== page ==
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Legal Commentary: Prawfs
Emotional Distress and 1L Grades
By Dan Markel, Ethan Leib, Rick Garnett, Matt Bodie, Paul Horwitz , Steve Vladeck, and Orly Lobel
As a teacher, you want to tell students that if you work hard and do everything right, you will be sure to succeed, but in law school it just isn't necessarily so. Almost every 1L student works hard, but some just have a knack for the narrow analytical skill that law school exams prioritize. Some will eventually acquire the knack, but they need a little while to figure out what's being asked of them. Some are too intellectually creative to ever give AN answer on law school exams, and some are too concerned with providing THE answer. Many of these students can and will go on to be great lawyers, but not if the 1L experience so shatters their confidence that they never fully recover.
The situation is complicated by the fact that many of the students I teach had all "A"s before law school and are used to deriving their self-esteem from their accomplishments. I try to warn 1Ls of the dangers of this practice before exams. I've stolen the speech my Torts professor (and mentor and friend and co-author and hero David Anderson) gave to my class before our first exams. I tell students that the exam is just a four-hour snapshot of their performances on a given day on a given exam. It is a snapshot that may in no way reflect their knowledge of the subject or their abilities as lawyers. I also add my own riff on David's speech. I tell them that my lowest grade on my mid-term exams in law school was in Torts, and then ask them whether they think it means I wasn't capable of learning Torts, which usually gets a laugh. I tell them that I've had students with mediocre grades I'd hire as my own lawyer and students with excellent grades I wouldn't. All of these things I say are true, but I don't know if they actually help or not.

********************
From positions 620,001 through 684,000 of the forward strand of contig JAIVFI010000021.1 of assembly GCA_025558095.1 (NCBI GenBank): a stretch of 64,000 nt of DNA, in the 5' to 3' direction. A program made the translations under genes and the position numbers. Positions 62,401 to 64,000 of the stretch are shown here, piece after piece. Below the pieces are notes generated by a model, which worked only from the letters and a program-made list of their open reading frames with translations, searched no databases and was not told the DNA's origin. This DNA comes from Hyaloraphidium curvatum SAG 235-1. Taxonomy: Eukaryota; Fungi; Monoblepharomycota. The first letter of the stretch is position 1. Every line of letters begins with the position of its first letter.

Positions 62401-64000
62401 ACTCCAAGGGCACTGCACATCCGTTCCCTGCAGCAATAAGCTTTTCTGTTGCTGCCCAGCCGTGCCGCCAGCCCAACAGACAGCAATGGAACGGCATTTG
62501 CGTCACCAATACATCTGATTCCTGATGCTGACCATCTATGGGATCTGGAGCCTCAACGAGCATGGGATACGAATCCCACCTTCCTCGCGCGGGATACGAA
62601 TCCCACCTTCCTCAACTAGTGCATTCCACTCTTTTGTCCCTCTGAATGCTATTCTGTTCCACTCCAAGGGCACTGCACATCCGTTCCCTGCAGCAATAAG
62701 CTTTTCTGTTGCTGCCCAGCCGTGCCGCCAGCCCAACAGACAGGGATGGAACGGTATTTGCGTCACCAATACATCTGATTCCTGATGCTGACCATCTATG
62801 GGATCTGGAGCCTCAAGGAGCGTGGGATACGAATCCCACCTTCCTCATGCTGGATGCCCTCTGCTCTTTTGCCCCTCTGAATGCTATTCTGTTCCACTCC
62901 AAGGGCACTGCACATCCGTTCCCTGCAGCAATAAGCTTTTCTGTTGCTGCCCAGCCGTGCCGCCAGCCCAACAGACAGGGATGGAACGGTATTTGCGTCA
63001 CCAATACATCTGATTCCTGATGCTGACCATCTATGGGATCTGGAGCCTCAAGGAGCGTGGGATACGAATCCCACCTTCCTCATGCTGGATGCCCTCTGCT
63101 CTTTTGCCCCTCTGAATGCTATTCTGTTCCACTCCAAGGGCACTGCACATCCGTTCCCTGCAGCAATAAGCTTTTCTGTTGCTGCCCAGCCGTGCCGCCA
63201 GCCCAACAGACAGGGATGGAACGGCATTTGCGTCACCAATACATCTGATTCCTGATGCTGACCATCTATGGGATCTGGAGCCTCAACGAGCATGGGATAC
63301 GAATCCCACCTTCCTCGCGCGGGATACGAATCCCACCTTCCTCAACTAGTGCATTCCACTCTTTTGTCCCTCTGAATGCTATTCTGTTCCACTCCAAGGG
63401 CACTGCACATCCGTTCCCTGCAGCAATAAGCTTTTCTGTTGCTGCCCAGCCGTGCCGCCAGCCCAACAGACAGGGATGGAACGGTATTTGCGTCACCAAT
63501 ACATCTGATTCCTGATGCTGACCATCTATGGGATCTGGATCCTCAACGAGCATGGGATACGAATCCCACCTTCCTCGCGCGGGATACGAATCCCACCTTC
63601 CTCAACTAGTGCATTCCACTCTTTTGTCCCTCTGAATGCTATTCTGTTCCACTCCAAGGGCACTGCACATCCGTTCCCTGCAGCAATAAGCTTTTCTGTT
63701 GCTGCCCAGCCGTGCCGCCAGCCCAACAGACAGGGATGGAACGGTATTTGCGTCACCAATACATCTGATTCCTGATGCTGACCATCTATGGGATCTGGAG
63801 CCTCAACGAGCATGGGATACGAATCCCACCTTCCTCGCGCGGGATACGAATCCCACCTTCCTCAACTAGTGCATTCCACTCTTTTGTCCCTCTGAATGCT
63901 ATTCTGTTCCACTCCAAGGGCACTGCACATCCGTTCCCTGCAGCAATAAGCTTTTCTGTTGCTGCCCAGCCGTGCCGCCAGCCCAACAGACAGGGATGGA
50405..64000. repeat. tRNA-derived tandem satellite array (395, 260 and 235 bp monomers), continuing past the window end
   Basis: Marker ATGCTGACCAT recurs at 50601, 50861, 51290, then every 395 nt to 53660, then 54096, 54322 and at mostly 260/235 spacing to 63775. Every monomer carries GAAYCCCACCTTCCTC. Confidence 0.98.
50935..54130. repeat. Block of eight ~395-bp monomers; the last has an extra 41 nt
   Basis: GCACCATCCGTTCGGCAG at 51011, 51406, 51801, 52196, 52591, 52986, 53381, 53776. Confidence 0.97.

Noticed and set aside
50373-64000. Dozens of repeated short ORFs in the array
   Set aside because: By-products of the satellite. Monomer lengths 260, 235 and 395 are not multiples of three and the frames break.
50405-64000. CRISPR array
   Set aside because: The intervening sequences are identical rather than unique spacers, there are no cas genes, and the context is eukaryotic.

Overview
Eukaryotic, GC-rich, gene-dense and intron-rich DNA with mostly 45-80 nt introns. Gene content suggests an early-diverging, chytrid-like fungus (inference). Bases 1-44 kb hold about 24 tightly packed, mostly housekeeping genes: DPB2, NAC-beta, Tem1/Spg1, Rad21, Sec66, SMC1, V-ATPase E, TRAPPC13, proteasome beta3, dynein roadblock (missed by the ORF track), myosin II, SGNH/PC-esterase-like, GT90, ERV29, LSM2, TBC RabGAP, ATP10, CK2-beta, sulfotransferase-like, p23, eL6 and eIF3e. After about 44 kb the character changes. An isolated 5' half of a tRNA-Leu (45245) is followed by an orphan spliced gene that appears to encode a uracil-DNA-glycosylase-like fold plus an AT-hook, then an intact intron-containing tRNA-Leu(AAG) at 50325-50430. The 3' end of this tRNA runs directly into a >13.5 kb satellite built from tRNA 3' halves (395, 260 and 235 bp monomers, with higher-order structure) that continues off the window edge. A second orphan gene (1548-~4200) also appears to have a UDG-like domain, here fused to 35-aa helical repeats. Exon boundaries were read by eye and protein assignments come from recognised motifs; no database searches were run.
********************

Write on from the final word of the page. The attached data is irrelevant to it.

Moreover, I feel obliged to balance that advice by acknowledging that some prospective employers, particularly big firms, care about grades. I tell students that any one grade may be a fluke, but if a student is getting low grades in every class, he needs to look at his exam-taking skills closely and make great efforts to improve them. Consistently low grades in law school ARE a predictor of whether a student will pass the bar, and in this economy, it will be very hard to get a job with consistently low grades. It is a hard truth, and it pains me to be the one with the obligation to say it, but I do. What do you do?
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